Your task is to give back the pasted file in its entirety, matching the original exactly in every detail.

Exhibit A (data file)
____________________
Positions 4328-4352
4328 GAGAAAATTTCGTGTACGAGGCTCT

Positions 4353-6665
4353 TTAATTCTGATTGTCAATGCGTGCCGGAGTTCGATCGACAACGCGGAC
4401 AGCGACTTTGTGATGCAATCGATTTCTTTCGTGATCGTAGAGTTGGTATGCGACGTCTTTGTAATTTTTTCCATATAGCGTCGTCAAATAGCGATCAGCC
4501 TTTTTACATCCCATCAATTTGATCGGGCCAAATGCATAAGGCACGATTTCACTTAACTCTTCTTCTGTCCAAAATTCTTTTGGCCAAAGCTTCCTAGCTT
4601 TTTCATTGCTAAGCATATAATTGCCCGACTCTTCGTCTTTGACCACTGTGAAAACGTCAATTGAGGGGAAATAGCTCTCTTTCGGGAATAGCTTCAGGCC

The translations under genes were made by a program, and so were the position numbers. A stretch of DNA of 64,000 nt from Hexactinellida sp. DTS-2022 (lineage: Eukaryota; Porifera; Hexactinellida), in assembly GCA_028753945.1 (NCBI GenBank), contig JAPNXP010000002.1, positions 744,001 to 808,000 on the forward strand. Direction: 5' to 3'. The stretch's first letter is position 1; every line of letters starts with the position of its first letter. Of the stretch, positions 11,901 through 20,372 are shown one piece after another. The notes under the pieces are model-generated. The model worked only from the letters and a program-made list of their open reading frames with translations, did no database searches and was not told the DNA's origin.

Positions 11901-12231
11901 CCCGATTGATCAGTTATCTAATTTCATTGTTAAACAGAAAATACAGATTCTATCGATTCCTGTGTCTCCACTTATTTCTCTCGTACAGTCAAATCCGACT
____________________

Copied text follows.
Positions 4328-4352
4328 GAGAAAATTTCGTGTACGAGGCTCT

Positions 4353-6665
4353 TTAATTCTGATTGTCAATGCGTGCCGGAGTTCGATCGACAACGCGGAC
4401 AGCGACTTTGTGATGCAATCGATTTCTTTCGTGATCGTAGAGTTGGTATGCGACGTCTTTGTAATTTTTTCCATATAGCGTCGTCAAATAGCGATCAGCC
4501 TTTTTACATCCCATCAATTTGATCGGGCCAAATGCATAAGGCACGATTTCACTTAACTCTTCTTCTGTCCAAAATTCTTTTGGCCAAAGCTTCCTAGCTT
4601 TTTCATTGCTAAGCATATAATTGCCCGACTCTTCGTCTTTGACCACTGTGAAAACGTCAATTGAGGGGAAATAGCTCTCTTTCGGGAATAGCTTCAGGCC

The translations under genes were made by a program, and so were the position numbers. A stretch of DNA of 64,000 nt from Hexactinellida sp. DTS-2022 (lineage: Eukaryota; Porifera; Hexactinellida), in assembly GCA_028753945.1 (NCBI GenBank), contig JAPNXP010000002.1, positions 744,001 to 808,000 on the forward strand. Direction: 5' to 3'. The stretch's first letter is position 1; every line of letters starts with the position of its first letter. Of the stretch, positions 11,901 through 20,372 are shown one piece after another. The notes under the pieces are model-generated. The model worked only from the letters and a program-made list of their open reading frames with translations, did no database searches and was not told the DNA's origin.

Positions 11901-12231
11901 CCCGATTGATCAGTTATCTAATTTCATTGTTAAACAGAAAATACAGATTCTATCGATTCCTGTGTCTCCACTTATTTCTCTCGTACAGTCAAATCCGACT